‘All we want is accountability’: victims’ plea as UK charges six people in deadly Hillsborough stadium disaster

It includes the police commander on the day, who has been accused of gross negligence manslaughter

PUBLISHED : Wednesday, 28 June, 2017, 7:11pm
UPDATED : Wednesday, 28 June, 2017, 7:36pm

British prosecutors have charged six people in the 1989 Hillsborough stadium disaster which saw 96 Liverpool football fans crushed to death.

Four former senior policemen were among six people charged on Wednesday over the 1989 disaster.

“I have decided that there is sufficient evidence to charge six individuals with criminal offences,” said Sue Hemming from the Crown Prosecution Service.

Among the former officers charged was the police commander on the day, David Duckenfield, who has been accused of gross negligence manslaughter.

Twenty-five years on, the Hillsborough stadium disaster still reverberates

“We will allege that David Duckenfield’s failures to discharge his personal responsibility were extraordinarily bad and contributed substantially to the deaths of each of those 96 people who so tragically and unnecessarily lost their lives,” said the CPS.

The former chief of South Yorkshire Police, Norman Bettision, was charged with misconduct in public office for lying about the disaster and its aftermath.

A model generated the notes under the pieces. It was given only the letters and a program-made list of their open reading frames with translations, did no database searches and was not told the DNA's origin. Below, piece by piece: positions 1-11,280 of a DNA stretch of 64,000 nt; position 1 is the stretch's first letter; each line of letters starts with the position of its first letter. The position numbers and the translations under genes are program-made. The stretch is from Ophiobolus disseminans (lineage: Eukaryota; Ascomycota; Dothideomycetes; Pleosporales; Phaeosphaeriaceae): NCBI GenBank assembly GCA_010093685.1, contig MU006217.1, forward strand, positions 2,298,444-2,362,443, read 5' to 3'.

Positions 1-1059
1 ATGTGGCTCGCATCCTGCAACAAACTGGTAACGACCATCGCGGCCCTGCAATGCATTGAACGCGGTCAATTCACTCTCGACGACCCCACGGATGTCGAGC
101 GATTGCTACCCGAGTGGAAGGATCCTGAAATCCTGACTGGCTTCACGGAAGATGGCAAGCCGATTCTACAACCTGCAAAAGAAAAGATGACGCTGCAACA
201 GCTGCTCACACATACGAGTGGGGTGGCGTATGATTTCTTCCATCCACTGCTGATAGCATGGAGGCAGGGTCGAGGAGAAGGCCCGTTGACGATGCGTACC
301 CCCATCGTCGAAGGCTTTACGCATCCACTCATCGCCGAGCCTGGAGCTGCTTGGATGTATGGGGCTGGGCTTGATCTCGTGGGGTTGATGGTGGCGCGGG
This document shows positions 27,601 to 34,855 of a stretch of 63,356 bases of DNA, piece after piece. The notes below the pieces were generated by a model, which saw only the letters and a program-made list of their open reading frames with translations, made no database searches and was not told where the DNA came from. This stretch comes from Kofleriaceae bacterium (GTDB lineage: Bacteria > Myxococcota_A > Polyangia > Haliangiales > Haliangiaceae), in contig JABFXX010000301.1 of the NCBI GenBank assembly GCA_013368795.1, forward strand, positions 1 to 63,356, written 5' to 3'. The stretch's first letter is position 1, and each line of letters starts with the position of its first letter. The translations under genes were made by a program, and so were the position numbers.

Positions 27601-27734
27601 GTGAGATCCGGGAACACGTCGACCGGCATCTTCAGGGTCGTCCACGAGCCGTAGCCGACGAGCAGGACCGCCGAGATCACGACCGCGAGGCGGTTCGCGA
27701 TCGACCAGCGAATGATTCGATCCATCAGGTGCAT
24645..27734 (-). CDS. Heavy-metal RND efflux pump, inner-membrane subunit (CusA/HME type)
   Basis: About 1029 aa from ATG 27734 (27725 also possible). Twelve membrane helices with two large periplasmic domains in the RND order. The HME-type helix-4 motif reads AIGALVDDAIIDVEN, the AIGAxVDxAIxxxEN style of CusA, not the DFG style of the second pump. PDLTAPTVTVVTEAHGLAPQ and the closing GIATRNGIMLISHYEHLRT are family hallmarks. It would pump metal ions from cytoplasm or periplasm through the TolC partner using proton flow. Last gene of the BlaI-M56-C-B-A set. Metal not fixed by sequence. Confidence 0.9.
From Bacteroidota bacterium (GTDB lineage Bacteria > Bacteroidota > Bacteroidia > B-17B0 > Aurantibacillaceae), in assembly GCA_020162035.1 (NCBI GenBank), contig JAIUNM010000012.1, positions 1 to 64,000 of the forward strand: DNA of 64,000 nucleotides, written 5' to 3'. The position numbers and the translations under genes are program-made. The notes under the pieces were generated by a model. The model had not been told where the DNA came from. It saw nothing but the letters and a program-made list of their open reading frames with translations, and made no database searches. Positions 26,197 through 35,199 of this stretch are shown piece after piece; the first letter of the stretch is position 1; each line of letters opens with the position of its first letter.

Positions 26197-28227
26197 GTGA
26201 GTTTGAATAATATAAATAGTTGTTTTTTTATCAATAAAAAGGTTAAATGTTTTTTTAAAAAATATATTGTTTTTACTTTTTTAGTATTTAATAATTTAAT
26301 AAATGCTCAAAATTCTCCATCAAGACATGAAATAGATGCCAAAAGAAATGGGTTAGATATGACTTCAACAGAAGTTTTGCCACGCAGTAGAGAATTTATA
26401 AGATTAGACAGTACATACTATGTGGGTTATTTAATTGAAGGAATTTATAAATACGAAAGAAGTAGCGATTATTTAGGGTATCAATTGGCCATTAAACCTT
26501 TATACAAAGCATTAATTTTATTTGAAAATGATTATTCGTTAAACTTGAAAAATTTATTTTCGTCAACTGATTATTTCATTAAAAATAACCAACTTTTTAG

The attorney for the South Yorkshire Police was charged with acting “with intent to pervert the course of public justice” relating to changes in witness statements during an inquiry into the tragedy.

Graham Mackrell, former secretary at Sheffield Wednesday Football Club, whose Hillsborough ground hosted the match, faces three charges over safety failings at the stadium.

All we want is accountability, nothing more and nothing less
Margaret Aspinall

“Criminal proceedings have now commenced and the defendants have a right to a fair trial,” said Sue Hemming, the head prosecutor for special crime and counter terror.

The tragedy at the Hillsborough stadium in Sheffield unfolded when more than 2,000 Liverpool soccer fans flooded into a standing-room section behind a goal, with the 54,000-capacity stadium already nearly full for the match against Nottingham Forest. The victims were smashed against metal anti-riot fences or trampled underfoot. Many suffocated in the crush.

At the time, hooliganism was common, and there were immediate attempts to defend the police operation and assign blame to the Liverpool fans. A false narrative circulated that blamed ticketless and rowdy Liverpool fans – a narrative that their families have challenged for decades.

Football fans ‘unlawfully killed’ in Hillsborough stadium disaster

The original inquest into the incident recorded verdicts of accidental death. But the families challenged it and campaigned for a new inquiry. They succeeded in getting the verdicts overturned in 2012 after a far-reaching inquiry that examined previously secret documents and exposed wrongdoing and mistakes by police.

Some 23 suspects, including individuals and organisations, had faced the possibility of charges.

The Hillsborough disaster prompted a sweeping modernization of stadiums across England. Top division stadiums were largely transformed into safer, all-seat venues, with fences around fields torn down.

“All we want is accountability, nothing more and nothing less,” said Margaret Aspinall, whose 18-year-old son, James, died in the disaster.